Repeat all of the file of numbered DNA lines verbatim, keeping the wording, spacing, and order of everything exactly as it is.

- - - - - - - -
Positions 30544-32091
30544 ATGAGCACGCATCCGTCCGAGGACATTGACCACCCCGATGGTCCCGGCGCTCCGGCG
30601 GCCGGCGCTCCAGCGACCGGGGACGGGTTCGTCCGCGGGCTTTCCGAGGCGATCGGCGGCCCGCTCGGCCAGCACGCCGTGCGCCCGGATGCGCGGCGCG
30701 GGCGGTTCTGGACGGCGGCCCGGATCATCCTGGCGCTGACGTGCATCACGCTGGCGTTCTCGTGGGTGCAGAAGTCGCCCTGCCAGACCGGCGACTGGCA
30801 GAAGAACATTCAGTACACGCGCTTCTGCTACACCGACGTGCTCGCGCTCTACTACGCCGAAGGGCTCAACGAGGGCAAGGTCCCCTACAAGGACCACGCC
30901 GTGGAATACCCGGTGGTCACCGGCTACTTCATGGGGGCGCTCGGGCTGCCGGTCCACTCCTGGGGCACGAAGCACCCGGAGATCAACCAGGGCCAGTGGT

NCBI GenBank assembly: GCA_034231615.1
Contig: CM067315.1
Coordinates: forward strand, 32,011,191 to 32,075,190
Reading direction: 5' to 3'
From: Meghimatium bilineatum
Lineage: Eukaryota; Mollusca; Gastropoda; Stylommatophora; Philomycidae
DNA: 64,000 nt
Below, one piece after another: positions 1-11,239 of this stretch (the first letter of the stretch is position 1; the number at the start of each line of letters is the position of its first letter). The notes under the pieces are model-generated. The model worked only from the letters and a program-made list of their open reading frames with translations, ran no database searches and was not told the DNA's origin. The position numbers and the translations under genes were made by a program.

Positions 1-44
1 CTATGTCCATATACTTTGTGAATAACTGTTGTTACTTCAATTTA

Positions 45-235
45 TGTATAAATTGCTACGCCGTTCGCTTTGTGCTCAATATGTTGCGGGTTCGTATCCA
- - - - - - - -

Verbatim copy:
Positions 30544-32091
30544 ATGAGCACGCATCCGTCCGAGGACATTGACCACCCCGATGGTCCCGGCGCTCCGGCG
30601 GCCGGCGCTCCAGCGACCGGGGACGGGTTCGTCCGCGGGCTTTCCGAGGCGATCGGCGGCCCGCTCGGCCAGCACGCCGTGCGCCCGGATGCGCGGCGCG
30701 GGCGGTTCTGGACGGCGGCCCGGATCATCCTGGCGCTGACGTGCATCACGCTGGCGTTCTCGTGGGTGCAGAAGTCGCCCTGCCAGACCGGCGACTGGCA
30801 GAAGAACATTCAGTACACGCGCTTCTGCTACACCGACGTGCTCGCGCTCTACTACGCCGAAGGGCTCAACGAGGGCAAGGTCCCCTACAAGGACCACGCC
30901 GTGGAATACCCGGTGGTCACCGGCTACTTCATGGGGGCGCTCGGGCTGCCGGTCCACTCCTGGGGCACGAAGCACCCGGAGATCAACCAGGGCCAGTGGT

NCBI GenBank assembly: GCA_034231615.1
Contig: CM067315.1
Coordinates: forward strand, 32,011,191 to 32,075,190
Reading direction: 5' to 3'
From: Meghimatium bilineatum
Lineage: Eukaryota; Mollusca; Gastropoda; Stylommatophora; Philomycidae
DNA: 64,000 nt
Below, one piece after another: positions 1-11,239 of this stretch (the first letter of the stretch is position 1; the number at the start of each line of letters is the position of its first letter). The notes under the pieces are model-generated. The model worked only from the letters and a program-made list of their open reading frames with translations, ran no database searches and was not told the DNA's origin. The position numbers and the translations under genes were made by a program.

Positions 1-44
1 CTATGTCCATATACTTTGTGAATAACTGTTGTTACTTCAATTTA

Positions 45-235
45 TGTATAAATTGCTACGCCGTTCGCTTTGTGCTCAATATGTTGCGGGTTCGTATCCA